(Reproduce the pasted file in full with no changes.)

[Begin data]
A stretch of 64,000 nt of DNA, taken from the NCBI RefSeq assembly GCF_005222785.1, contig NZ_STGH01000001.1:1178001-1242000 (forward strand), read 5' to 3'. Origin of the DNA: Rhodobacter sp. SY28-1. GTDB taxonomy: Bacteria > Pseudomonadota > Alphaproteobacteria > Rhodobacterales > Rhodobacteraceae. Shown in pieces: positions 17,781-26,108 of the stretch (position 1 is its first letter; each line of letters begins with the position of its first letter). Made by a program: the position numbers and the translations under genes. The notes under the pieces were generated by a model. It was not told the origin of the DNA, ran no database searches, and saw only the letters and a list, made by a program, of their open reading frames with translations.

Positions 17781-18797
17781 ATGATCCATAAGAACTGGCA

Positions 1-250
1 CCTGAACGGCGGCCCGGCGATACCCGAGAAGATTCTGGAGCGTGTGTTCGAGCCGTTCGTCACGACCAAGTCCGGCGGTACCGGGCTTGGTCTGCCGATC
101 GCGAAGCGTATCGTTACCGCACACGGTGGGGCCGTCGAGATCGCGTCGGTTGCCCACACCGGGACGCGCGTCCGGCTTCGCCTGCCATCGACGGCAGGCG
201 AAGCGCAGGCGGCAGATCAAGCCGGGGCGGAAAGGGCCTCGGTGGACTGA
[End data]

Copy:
A stretch of 64,000 nt of DNA, taken from the NCBI RefSeq assembly GCF_005222785.1, contig NZ_STGH01000001.1:1178001-1242000 (forward strand), read 5' to 3'. Origin of the DNA: Rhodobacter sp. SY28-1. GTDB taxonomy: Bacteria > Pseudomonadota > Alphaproteobacteria > Rhodobacterales > Rhodobacteraceae. Shown in pieces: positions 17,781-26,108 of the stretch (position 1 is its first letter; each line of letters begins with the position of its first letter). Made by a program: the position numbers and the translations under genes. The notes under the pieces were generated by a model. It was not told the origin of the DNA, ran no database searches, and saw only the letters and a list, made by a program, of their open reading frames with translations.

Positions 17781-18797
17781 ATGATCCATAAGAACTGGCA

Positions 1-250
1 CCTGAACGGCGGCCCGGCGATACCCGAGAAGATTCTGGAGCGTGTGTTCGAGCCGTTCGTCACGACCAAGTCCGGCGGTACCGGGCTTGGTCTGCCGATC
101 GCGAAGCGTATCGTTACCGCACACGGTGGGGCCGTCGAGATCGCGTCGGTTGCCCACACCGGGACGCGCGTCCGGCTTCGCCTGCCATCGACGGCAGGCG
201 AAGCGCAGGCGGCAGATCAAGCCGGGGCGGAAAGGGCCTCGGTGGACTGA